It happens at the worst possible time.

It happens at the worst possible time, because he is alone, and no one is around to see it happen.

For the last few weeks, Max has been trying to come to terms with things he had seen, things he knew he had done, and letters he had read. Letters written in his handwriting, saying thing that only he would know to be true, to validate the integrity of the letter. The words tell him to believe what he's reading, to believe what he's seeing. To believe what he's feeling. Because a side of him is far stronger than the other, and it's time he let that other side take control. He doesn't understand what that means, and is pretty sure he'll never understand that - it's the second (or possibly third) time he's read those words, going over the letter as if it would tell him something else.

As if it would help solve his current problems and frustrations, as if it held the key to everything that was seemingly locked away. He was wrong of course, to try to find his answers in a piece of paper he didn't even remember writing on. So he tries to focus on something else. Anything else other than what is currently going through is mind, what is currently plaguing him, what is currently frightening him.

It's not a good start to the new year, he can admit that much.

It's when he's run low on his glass of bourbon, when he's starting to leave his home office to yet again refill his glass that his metal letter opener comes flying towards him directly off his desk. He hears it first, and turns around to face it. He then sees it, flinches, and holds out his hand and the letter opener stops in mid-air. With one hand on his empty glass and the other hand holding out to seemingly stop the opener, he takes a step forward. Curiosity gets the better of him, because once again the laws of Physics are failing him, the second time in a few short weeks. Only this time, there is no one else around to witness it. There is no car being lifted in front of him, someone begging him to believe her, to believe what he's seeing.

He's alone. Because of course he is, because now he feels like he's going crazy. Because of course there is no one around to witness this, because when a tree falls in a forest and no one is around to hear it, it doesn't make a sound. (Or, however the phrase goes).

He reaches out to touch the opener, and he does so, the letter opener frozen solid in mid air. It's not until he lowers his hand and he's not thinking of how it's suspended in mid-air that it drops. This can't be right. This doesn't make sense. Everything he's known as a scientist is denying that this could be possible. He shakes his head, blinks a few times, trying to clear his mind of what happened. He's tired. He's been drinking a lot. He must have been seeing things.

As he walks out of his office and through is living room though, other objects start lifting from the ground, some suspended in air above their normal resting ground, and others following him towards his kitchen. He thinks that if he walks a little faster, these metal objects will stop coming towards him as if he was suddenly magnetic, but it only causes the objects to follow him faster.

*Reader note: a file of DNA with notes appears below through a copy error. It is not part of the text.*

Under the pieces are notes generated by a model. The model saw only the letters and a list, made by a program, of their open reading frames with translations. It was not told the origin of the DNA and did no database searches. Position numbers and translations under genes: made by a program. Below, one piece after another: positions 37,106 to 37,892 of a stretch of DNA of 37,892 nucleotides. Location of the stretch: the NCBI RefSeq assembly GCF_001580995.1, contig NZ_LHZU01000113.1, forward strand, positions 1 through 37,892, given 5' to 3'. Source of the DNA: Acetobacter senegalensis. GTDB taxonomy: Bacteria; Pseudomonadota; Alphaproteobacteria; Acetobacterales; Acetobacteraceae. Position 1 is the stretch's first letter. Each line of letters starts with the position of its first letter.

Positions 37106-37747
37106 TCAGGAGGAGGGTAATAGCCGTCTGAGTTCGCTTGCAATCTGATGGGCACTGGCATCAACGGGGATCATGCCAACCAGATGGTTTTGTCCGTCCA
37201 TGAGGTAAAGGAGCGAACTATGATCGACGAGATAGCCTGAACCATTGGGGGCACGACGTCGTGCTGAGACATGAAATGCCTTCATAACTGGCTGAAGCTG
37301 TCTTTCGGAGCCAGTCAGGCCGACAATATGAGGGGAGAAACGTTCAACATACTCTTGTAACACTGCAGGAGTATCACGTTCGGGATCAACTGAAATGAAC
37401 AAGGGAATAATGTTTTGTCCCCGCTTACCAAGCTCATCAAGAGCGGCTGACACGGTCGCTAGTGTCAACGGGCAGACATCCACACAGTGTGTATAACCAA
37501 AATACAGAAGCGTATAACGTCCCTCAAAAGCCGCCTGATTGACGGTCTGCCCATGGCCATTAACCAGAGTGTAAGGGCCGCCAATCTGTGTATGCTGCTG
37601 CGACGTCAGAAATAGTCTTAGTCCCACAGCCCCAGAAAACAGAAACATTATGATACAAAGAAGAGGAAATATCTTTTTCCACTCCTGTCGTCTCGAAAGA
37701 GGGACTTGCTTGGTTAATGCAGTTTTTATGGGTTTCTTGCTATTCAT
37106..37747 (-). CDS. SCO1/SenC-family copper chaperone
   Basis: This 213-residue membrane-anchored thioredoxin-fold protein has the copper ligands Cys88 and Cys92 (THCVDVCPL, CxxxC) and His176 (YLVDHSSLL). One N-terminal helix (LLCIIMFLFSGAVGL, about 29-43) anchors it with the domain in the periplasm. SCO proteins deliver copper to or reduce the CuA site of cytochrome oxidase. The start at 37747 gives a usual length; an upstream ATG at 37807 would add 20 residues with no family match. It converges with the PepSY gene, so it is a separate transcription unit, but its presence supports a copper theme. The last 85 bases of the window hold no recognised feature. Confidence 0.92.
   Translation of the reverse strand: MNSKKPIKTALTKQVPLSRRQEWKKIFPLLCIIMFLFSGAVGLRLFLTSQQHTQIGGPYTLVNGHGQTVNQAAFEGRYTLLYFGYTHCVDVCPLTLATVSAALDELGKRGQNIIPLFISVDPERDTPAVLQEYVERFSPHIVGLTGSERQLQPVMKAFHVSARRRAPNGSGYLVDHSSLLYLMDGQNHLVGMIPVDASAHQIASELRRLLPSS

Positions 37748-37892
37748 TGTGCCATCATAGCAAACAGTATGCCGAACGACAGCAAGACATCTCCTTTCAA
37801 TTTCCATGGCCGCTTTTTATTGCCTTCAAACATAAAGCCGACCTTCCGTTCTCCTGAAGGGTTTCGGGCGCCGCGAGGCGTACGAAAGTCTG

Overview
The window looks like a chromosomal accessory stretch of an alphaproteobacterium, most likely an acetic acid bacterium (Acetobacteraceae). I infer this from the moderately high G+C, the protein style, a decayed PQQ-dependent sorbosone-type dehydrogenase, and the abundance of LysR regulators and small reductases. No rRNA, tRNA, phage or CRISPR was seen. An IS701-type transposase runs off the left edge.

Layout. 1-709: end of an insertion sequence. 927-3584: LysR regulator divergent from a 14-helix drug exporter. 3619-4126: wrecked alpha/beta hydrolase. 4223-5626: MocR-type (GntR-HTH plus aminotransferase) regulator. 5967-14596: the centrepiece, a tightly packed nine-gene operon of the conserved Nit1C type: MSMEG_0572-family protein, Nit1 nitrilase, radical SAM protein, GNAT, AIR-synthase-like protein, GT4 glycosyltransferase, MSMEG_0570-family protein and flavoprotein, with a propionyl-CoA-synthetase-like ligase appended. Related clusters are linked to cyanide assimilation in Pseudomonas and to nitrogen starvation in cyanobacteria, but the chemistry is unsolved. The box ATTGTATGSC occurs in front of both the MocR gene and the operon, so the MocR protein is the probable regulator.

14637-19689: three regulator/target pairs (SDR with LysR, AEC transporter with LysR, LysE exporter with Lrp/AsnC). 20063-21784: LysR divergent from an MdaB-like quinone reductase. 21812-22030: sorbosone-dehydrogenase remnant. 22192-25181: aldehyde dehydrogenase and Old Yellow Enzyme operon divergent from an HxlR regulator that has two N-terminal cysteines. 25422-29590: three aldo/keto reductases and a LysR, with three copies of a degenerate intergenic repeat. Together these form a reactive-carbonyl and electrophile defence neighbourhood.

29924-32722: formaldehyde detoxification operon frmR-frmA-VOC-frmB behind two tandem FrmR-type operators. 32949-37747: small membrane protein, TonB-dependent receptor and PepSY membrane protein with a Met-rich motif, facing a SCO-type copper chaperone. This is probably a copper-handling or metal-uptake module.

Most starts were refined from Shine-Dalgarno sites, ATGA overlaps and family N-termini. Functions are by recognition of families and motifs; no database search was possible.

Without thinking about it, he turns around and makes a motion with his hand as if he's pushing back everything following him, and to his surprise, they all fall back to the ground. Some objects go flying, due to the speed in which they were travelling, and he's surprised that that particular law of physics was working. Because of course it would be that one.

His thoughts go back to the letter he had been reading, the one he apparently wrote. You studied Electromagnetism for a reason, Maxwell, it said. Why do you think your preference has always been metal, silver, chrome? Why do you think you've always been more comfortable in large homes with metal rather than the warm tones of wood everyone else prefers? He remembers what he was told. He remembers what others called themselves. He remembers what he apparently called himself in the letter.


The realization hits him hard, and he drops the empty bourbon glass, and the crystal shatters to the ground. This can't possibly be real. There are too many consequences to this, and if he was this supposed man, why didn't he have any of the memories of being him? Why didn't he have any memory of any of it? Still only blank spaces and nothing more.

It takes a moment, but he leaves his kitchen and heads into the living room, looking around at the objects on the ground, the vase lodged deep into his wall, the couch turned over on it's side, various objects resting around his living room. It looks like a hurricane came through. But it wasn't a hurricane. It was apparently him.

Then he sees it. A quarter, resting on the ground. He picks it up, turning it over in his hands, as he moves to find the nearest seat that hasn't been completely destroyed. He sits down, and stares at the coin, studying it, before he finds himself willing the coin to rise from his hand and to float seamlessly around his fingers with precision he couldn't have even imagined having.

One coin becomes two, becomes other random objects floating around the room, and soon becomes him sitting cross legged, hovering in mid air, using the polarity of the metal objects around him to keep him up. As if it's the most natural thing in the world. Because it feels and is the most natural thing in the world. For a brief moment, he feels a moment of clarity that he hasn't felt in years.

It quickly disappears. He thinks of what he's lost in the past year, and what he's gained. What he's bound to lose. The last thing he wants is to push anyone else further away. He fears that is exactly what this will do.

So he keeps the knowledge between himself, and his destroyed apartment. Because at the moment, with no one else around to hear it, the metal crashing to the ground doesn't make a sound.